We briefly thought about covering the new (and thirsty) Grand Wagoneer for this week’s entry into the Base Camp series, given the model’s excellent retro name and propensity to induce rose-colored myopia in adults who mis-remember the Malaise Era. However, we all know there’s only one way to order such a rig: fully loaded.
Which is why we’re focusing our efforts on the Wrangler. It serves as Jeep’s trademark since it is the image that pops into most people’s minds – even non-gearheads – when they hear the word ‘Jeep’. Plus, in most guises, it approaches something that can even be called affordable.
There are no fewer than fourteen different trims of Wrangler currently available to American shoppers – and that’s before you start adding the myriad of powertrains which range from turbocharged four-bangers to electrified plug-in hybrids. Your author maintains the OG 3.6L Pentastar V6 is the best choice, given that the company has produced millions of the things making for abundant future parts supply abundant and low maintenance costs.
This ignores the mighty 392 V8, of course, which is an absolute blast to drive and is guaranteed to plaster a rictus grin on the faces of driver and passenger alike. But at very nearly 80 grand, it’s tough to recommend it for The Right Spec. Given remarks made earlier, it’ll surprise no one that our Wrangler will be powered by the V6-engine mated to a 6-speed manual transmission.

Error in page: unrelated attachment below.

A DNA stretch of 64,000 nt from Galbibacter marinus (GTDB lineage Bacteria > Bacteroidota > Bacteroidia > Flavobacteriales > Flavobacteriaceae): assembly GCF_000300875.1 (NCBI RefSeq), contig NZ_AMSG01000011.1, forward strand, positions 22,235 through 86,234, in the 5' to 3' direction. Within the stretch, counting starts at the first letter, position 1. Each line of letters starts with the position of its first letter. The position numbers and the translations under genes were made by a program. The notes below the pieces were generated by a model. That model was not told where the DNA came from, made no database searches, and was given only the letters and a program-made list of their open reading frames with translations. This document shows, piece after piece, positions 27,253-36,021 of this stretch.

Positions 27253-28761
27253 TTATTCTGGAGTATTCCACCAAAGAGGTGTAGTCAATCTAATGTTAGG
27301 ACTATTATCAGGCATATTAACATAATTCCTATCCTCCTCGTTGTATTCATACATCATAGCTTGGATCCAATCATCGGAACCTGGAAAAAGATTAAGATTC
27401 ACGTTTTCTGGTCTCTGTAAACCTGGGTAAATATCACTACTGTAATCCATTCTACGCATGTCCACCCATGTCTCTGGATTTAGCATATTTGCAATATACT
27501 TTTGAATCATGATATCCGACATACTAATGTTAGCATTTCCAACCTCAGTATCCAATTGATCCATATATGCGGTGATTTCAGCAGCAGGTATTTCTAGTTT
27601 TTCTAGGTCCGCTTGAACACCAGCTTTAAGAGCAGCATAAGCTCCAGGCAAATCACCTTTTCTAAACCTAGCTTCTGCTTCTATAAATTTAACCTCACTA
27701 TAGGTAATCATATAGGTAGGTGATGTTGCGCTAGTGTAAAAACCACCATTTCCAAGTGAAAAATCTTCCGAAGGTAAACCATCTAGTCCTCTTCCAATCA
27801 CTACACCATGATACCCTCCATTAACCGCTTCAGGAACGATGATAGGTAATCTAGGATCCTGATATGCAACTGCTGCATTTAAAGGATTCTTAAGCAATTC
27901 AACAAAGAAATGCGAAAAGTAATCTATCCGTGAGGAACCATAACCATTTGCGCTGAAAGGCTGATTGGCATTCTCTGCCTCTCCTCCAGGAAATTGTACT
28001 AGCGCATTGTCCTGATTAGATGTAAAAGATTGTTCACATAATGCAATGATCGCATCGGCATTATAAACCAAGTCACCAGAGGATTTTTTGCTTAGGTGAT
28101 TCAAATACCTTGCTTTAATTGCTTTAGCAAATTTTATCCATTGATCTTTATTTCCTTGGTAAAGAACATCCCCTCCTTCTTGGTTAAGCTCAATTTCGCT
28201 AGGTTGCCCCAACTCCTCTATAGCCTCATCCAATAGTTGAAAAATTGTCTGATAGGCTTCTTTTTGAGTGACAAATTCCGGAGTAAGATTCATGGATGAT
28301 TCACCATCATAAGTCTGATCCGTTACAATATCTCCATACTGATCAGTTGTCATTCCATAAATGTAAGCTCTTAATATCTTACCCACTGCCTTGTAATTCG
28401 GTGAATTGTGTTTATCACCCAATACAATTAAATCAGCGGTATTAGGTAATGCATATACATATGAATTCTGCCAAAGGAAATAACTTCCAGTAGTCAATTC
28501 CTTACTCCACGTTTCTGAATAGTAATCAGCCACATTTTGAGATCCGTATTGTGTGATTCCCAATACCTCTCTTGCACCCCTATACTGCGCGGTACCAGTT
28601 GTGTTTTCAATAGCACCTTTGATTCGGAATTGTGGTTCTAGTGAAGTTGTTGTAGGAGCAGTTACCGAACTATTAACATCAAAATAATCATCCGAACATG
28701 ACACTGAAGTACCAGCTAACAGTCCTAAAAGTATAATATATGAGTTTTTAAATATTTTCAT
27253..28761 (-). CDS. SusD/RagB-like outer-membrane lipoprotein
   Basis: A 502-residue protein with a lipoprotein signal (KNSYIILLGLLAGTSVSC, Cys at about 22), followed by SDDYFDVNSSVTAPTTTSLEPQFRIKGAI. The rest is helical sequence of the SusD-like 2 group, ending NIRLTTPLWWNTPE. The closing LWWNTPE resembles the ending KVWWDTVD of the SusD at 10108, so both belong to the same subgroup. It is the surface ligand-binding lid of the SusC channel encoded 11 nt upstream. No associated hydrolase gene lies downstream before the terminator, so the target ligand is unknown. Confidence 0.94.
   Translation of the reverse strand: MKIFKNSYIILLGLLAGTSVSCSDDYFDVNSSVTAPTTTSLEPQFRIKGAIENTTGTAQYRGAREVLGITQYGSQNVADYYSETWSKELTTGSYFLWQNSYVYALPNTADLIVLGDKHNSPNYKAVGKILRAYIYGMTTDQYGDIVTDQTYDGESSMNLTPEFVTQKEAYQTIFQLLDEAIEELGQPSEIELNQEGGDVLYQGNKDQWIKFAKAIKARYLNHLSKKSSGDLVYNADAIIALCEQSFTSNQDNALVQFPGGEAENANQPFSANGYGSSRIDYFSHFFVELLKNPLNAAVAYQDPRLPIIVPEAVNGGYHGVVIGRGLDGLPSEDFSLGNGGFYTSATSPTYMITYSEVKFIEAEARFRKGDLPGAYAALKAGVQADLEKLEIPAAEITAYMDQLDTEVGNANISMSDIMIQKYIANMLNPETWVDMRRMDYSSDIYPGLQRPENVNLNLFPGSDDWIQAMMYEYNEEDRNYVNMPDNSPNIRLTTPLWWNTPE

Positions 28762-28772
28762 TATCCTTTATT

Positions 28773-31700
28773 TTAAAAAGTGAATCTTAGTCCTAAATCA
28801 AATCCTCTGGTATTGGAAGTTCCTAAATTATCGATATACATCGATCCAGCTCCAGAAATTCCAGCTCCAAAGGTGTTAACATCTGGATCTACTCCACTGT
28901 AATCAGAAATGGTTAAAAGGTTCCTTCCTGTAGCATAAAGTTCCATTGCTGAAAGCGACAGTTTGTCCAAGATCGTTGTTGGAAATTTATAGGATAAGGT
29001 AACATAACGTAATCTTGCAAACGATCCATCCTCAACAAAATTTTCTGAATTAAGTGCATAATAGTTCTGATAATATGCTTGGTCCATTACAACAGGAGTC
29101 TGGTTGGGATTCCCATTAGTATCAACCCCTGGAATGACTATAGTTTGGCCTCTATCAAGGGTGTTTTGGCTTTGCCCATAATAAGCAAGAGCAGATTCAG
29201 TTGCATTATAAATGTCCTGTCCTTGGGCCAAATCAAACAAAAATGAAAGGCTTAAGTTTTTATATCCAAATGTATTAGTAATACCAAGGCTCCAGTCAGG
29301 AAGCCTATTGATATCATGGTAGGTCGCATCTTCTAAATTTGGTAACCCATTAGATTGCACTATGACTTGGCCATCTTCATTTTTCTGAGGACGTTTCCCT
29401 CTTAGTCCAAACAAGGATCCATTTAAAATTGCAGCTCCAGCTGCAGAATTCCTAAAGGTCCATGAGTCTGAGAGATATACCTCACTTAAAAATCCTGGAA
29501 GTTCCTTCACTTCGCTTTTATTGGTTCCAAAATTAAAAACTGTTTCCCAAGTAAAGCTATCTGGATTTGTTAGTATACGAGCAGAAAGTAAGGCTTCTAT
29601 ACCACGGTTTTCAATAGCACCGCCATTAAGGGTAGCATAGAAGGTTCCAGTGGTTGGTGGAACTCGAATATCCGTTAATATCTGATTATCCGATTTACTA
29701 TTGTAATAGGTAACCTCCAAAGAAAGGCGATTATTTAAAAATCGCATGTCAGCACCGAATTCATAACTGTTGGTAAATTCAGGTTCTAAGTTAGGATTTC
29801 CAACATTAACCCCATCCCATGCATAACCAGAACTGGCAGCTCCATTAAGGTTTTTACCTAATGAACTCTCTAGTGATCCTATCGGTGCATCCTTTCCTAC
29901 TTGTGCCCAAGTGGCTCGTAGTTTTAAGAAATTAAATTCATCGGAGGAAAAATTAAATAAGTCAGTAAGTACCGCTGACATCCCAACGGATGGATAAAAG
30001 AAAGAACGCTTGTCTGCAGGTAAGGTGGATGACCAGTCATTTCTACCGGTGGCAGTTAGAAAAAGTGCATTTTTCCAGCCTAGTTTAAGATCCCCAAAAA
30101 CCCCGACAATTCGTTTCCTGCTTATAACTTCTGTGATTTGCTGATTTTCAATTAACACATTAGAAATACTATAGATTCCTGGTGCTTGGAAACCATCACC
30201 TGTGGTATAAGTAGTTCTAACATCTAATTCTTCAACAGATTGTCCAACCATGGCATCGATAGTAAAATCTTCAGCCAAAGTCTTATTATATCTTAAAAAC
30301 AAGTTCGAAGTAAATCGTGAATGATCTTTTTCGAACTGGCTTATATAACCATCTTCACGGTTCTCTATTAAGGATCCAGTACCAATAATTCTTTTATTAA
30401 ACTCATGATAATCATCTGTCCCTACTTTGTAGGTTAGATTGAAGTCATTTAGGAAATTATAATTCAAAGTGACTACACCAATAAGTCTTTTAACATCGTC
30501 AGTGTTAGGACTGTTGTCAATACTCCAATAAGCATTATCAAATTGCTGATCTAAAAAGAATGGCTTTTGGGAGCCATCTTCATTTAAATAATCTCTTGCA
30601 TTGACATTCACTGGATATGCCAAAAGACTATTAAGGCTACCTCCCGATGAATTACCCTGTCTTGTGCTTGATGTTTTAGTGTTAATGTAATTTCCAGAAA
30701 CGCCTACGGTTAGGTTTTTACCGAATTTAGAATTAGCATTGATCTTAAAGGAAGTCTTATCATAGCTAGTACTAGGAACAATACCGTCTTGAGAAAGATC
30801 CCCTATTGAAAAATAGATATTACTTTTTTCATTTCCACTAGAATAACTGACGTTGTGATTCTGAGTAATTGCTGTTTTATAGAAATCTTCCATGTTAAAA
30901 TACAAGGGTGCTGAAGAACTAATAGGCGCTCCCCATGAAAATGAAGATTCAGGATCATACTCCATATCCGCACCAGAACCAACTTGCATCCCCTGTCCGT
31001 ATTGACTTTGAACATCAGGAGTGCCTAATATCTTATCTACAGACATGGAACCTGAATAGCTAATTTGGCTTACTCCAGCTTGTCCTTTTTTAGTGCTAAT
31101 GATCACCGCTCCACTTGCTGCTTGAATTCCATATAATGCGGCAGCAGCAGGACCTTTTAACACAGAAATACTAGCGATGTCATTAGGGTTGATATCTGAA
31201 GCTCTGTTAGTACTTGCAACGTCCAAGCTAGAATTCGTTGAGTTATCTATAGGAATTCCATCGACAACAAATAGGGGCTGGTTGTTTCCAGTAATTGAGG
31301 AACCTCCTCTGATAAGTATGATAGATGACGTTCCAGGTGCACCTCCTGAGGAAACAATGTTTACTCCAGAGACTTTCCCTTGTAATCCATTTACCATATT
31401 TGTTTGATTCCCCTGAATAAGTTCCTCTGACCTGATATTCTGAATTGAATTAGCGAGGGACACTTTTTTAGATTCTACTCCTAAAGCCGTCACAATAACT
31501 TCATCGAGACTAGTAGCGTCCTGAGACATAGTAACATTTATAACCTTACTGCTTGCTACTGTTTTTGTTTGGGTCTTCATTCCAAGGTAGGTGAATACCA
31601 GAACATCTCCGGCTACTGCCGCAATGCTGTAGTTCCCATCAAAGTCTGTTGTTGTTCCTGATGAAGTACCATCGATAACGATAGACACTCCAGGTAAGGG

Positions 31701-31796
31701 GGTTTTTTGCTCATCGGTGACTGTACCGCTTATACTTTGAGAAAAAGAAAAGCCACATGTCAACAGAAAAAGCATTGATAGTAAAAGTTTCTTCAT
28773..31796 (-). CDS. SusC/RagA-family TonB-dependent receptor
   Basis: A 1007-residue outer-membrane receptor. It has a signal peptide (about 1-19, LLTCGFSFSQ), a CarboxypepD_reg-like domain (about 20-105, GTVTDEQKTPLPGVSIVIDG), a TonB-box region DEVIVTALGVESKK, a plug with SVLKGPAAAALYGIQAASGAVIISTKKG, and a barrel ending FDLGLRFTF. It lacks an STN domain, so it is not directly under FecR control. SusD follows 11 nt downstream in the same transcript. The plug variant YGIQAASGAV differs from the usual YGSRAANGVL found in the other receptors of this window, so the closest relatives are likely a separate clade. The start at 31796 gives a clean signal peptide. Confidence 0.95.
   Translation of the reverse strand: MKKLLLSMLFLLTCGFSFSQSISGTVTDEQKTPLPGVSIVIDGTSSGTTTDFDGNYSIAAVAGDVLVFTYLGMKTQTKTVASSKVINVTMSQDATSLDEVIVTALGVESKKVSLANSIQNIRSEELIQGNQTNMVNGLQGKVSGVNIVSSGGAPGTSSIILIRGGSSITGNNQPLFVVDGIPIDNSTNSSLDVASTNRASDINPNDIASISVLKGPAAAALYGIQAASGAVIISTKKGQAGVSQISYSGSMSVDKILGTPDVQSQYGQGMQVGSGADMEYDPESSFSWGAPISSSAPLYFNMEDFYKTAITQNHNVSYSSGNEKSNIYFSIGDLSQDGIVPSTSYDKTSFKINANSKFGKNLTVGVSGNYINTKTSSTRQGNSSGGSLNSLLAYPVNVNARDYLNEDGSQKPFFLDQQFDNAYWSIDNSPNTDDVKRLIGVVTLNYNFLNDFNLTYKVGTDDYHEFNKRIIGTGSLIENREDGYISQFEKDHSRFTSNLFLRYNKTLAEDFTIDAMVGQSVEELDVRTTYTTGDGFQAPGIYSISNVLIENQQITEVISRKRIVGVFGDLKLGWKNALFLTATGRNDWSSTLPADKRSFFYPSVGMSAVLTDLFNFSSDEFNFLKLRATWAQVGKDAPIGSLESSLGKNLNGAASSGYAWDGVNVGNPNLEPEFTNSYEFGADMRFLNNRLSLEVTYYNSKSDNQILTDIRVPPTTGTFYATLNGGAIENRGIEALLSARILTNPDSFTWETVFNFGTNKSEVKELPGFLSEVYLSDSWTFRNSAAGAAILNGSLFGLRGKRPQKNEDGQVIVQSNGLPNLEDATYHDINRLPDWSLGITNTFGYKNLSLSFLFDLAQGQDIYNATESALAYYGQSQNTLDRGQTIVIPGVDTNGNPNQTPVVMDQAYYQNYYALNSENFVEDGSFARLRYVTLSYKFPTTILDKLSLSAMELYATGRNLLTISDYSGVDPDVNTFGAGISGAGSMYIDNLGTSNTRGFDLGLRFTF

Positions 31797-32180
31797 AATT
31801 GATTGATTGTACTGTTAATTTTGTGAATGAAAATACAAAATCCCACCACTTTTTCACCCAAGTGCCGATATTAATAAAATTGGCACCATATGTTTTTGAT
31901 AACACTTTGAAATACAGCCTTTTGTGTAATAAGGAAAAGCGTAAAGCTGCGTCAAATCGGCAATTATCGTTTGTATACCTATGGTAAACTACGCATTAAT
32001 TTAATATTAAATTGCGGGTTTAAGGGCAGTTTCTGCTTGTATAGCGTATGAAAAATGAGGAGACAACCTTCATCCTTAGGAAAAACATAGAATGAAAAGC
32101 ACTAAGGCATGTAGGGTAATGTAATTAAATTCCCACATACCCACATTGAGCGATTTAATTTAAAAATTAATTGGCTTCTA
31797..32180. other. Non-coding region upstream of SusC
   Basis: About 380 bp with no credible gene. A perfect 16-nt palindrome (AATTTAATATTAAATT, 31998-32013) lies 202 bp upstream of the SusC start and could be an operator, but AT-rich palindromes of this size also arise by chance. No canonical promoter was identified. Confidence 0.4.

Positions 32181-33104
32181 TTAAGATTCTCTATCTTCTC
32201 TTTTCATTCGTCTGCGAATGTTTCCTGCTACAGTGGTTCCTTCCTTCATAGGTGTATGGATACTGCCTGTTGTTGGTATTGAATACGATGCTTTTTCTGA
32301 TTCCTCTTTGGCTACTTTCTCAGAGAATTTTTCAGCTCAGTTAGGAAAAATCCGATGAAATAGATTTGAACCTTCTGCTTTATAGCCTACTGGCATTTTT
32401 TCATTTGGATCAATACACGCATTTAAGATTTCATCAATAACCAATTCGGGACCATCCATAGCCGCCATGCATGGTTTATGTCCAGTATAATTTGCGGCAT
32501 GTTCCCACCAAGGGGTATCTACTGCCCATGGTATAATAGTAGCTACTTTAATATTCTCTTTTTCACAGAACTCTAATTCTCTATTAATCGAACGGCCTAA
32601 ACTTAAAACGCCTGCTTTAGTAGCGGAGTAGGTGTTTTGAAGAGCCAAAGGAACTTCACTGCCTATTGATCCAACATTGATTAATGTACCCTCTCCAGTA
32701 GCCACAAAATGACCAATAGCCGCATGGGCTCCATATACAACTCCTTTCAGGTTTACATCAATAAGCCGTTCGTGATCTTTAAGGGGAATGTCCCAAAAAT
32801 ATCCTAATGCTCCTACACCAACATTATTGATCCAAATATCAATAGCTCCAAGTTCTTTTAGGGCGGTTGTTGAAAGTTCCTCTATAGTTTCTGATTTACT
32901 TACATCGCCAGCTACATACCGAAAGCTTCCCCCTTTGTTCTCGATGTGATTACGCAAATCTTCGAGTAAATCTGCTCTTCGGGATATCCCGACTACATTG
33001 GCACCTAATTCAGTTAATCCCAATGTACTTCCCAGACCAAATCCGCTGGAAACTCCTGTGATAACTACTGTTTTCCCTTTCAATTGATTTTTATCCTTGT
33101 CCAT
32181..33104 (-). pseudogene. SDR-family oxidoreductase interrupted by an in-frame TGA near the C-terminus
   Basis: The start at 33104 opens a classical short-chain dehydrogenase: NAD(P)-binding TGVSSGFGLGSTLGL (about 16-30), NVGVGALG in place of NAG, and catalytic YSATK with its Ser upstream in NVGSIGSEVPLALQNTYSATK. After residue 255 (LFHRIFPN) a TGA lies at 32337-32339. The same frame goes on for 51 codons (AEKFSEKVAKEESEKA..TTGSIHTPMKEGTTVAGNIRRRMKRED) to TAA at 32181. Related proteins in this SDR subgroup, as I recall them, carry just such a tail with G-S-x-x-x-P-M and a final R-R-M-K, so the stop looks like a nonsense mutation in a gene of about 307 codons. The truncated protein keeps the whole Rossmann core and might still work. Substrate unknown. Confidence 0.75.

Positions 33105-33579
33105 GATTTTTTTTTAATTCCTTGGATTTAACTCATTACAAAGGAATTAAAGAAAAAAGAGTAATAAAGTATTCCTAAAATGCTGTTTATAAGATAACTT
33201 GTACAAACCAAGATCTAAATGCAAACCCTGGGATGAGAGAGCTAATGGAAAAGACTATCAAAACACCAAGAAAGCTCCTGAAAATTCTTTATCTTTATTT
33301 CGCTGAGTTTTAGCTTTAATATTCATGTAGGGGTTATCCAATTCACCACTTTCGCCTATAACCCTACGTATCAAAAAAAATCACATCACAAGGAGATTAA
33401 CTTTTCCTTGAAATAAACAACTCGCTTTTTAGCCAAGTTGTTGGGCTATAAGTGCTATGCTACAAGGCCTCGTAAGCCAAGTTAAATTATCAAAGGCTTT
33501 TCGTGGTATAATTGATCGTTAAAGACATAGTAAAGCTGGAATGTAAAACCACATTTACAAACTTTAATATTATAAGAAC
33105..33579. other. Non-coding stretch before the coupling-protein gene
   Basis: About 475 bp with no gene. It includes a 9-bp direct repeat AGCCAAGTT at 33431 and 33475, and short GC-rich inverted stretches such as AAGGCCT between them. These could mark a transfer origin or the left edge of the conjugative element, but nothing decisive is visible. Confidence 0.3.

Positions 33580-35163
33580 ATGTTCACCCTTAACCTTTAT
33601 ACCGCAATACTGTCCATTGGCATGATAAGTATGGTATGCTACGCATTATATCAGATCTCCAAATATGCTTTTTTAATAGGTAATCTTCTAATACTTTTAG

Let’s take a closer look at the Willys Sport trim. Just the second rung on Wrangler’s ladder, it has a (two-door) sticker price of $30,900 and features several off-road goodies for which one had to pay dearly not too long ago. Chief amongst these items are the Rubicon shocks, 32-inch mud-terrain tires, and a limited-slip diff outback. Useful features, then, especially for those of us who enjoy picking our way over and through off-road obstacles.
Those same features lend a butch appearance to the Willys Sport, though every single paint shade save for Bright White costs an irritating $245. Might as well pop for Sarge Green to stay on brand. Retro-cool half doors are tempting but cost an outrageous $2,550, so we’ll leave that option unchecked. Better to spend $1,295 on the optional air conditioning, which we recommend. You won’t have the top and both doors off 24/7, after all.
The only choice left to make is whether or not to splash out $795 on the Trailer-Tow & HD Electrical group. It adds 4- and 7-pin trailer wiring harnesses plus a Class II hitch (remember, the Wrangler can only tow 3,500 lbs) and – critically for those of us planning to accessorize our Jeep – a quartet of auxiliary switches. These handy little things are wired right into the rig and can be programmed for either constant or momentary power once pressed. The former is good for light bars, for example, while the other is perfect for something you want to run for short periods of time, like a winch.
So equipped, we’ve managed to push our Willys Sport to $33,235 and built ourselves a capable off-road beast with a hint of Rubicon but without breaking the bank. What’s your take?[Images: Jeep]
Please note the prices listed here are in American dollars and currently accurate for base prices exclusive of any fees, taxes, or rebates. Your dealer may (and should) sell for less (obscene market conditions notwithstanding). Keep your foot down, bone up on available rebates, and bargain hard.